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Main Dictionary J

Joint-Stock Company

A Joint-Stock Company (JSC) refers to a business institution, where authorized capital is owned by the shareholders. JSC is a forerunner of the present-day corporate enterprise. 

The companies are aimed at sponsorship of endeavors that present an overestimated price unapproachable for an individual or authorities. So that the holders of JSC acquire its shares, and, as a result, participate in profits division. 

Essence of Joint-Stock Company

Usually, a joint-stock company is liable for all its obligations. Except that the owners don’t bear the responsibility for the enterprise warranties. So the shareholders only suffer losses from the fall in stock value. 

The key features of joint-stock companies are the following:

  • Risks are distributed.
  • Shareholders are actively involved in corporate administration.
  • Effective way of enterprise management is anticipated.
  • Equity investors are entitled to receive dividends.

Joint-stock company shares could be transferable. While small businesses seek financial assets in banking institutions or through crowdsourcing platforms with greater risks for the investors, corporations, including JSC, enter the stock markets. Approaching only the registered ones must be noted. Shares of privately held companies are transferred among individuals. However, the process often involves an agreement, handing over stocks to the parties concerned, for instance, close family associates. 

Experience indicates that funds providers in joint-stock companies could carry unlimited liability. Thus, their personal property might be seized in order to settle the enterprise's debts. 

Historical perspective of Joint-Stock Company

Europe of the 13th century has witnessed the first joint-stock companies, but the real extension occurred only in the 16th century. Back then, entrepreneurially-inclined individuals started speculating on the possibilities proposed by the New World. 

The preparation of long-distance sea trading expeditions required high investments, so the financial risks were too great for one or several (even wealthy) merchants. Joint-stock companies also provided monetary means during the American explorations. Authorities were willing to obtain new lands, however, couldn’t forecast perils and prospective financial losses. 

That’s where the business planning stepped forward. Venture owners started to sell its shares to capitalize their endeavors. Resource availability and trade facilitation were expected by the investors, and these driving forces came to the fore. 

The first and the most notorious joint-stock company became the Virginia Company of London. The corporation's goals included American colonial ventures on the east coast. Investors were eager to realize a profit from environmental assets. 

A result of decades-long attempts was a Jamestown settlement, where tobacco cultivation started to prosper. The British Council firstly limited its free trade, in order to boost the coffers. But after the company’s standing got weaker, the colony had fallen under control of the Crown.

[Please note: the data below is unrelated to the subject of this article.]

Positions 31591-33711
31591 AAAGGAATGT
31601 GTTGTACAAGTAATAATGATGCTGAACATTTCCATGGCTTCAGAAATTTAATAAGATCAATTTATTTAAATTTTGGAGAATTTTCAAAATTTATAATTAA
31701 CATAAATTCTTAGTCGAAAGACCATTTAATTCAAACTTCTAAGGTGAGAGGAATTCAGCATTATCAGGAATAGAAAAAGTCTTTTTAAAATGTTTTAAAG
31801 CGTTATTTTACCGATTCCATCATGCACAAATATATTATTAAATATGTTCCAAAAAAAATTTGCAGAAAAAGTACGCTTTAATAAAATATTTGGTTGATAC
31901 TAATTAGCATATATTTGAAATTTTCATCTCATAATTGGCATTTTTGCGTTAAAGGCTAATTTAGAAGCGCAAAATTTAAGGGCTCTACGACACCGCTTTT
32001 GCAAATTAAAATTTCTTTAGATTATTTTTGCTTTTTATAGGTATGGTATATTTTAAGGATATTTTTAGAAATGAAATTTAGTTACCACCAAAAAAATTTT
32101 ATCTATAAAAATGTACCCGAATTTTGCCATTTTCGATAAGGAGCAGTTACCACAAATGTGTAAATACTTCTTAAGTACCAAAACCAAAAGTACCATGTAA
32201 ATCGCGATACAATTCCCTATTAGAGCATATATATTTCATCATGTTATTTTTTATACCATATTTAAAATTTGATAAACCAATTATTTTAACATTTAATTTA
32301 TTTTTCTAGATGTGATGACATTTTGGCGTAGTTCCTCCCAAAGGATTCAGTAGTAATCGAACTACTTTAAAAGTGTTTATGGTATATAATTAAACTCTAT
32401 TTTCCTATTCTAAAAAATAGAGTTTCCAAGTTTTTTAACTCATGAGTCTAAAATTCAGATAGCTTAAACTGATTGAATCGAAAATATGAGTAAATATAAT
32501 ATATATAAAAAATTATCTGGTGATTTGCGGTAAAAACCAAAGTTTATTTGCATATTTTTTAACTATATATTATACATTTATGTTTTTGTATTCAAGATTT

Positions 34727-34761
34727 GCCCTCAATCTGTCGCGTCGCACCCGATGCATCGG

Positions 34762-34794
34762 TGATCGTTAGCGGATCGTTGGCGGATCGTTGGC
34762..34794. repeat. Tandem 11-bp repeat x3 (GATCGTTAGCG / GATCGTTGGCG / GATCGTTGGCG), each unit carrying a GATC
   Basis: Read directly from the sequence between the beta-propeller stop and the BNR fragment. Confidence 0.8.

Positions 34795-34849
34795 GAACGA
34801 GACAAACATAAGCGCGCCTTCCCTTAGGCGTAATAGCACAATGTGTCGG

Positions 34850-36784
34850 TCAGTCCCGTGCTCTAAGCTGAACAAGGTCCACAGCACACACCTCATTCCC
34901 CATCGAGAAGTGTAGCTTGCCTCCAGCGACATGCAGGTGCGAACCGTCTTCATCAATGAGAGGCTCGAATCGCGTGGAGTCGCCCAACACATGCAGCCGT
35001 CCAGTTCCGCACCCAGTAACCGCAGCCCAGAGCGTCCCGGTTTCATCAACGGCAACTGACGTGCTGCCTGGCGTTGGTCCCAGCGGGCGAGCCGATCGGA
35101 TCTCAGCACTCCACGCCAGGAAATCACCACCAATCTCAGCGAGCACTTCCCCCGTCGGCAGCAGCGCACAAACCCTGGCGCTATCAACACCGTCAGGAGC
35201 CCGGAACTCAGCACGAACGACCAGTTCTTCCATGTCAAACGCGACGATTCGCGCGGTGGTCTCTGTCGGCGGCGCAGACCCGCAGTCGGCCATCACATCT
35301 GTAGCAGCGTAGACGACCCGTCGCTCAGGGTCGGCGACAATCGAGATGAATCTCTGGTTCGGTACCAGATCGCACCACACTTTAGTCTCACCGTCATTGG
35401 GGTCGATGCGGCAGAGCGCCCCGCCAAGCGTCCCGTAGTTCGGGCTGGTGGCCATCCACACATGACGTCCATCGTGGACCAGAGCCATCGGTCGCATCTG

Division between Public and Joint-Stock Companies

Actually, these terms, along with the company itself, can be mentioned as synonyms. Epoch-making connotation with unlimited liability is the only exception. In other words, a contemporary corporation is the same notion as a joint-stock company, instituted for the responsibility limitation of the equity investor. 

There is no doubt that all states possess their own legislation concerning the concept boundaries. As a rule, a process of controlling liabilities is predetermined. 

Pros of Joint-Stock Company

To fully understand the point, let’s review several advantages of a joint-stock company, that include:

  • Liability. Each shareholder is responsible only for their own invested amount. The risks of considerable losses are excluded. In the case of accounts payable, judicial recovery is applied only to the enterprise property.
  • Unlimited number of the shareholders. To implement a business plan, there is no need to rush. State legislation usually does not set a minimum investment amount, the sum can vary. No bureaucratic barriers are meant for joining the joint-stock company. 
  • Tax benefits. Due to the issuing process, there is no payment of income tax. Lots of initiatives have been developed for enterprises to reduce fiscal liabilities. Some economic domains are even encouraged by the authorities, using subsidies and state guarantees.
  • Profitability. In conditions of market competition, large joint-stock companies have a financial advantage over others.
  • Adaptability. An enterprise is not troubled by managing a particular amount of shares, as the investors acquire them and increase the stakes, when needed.

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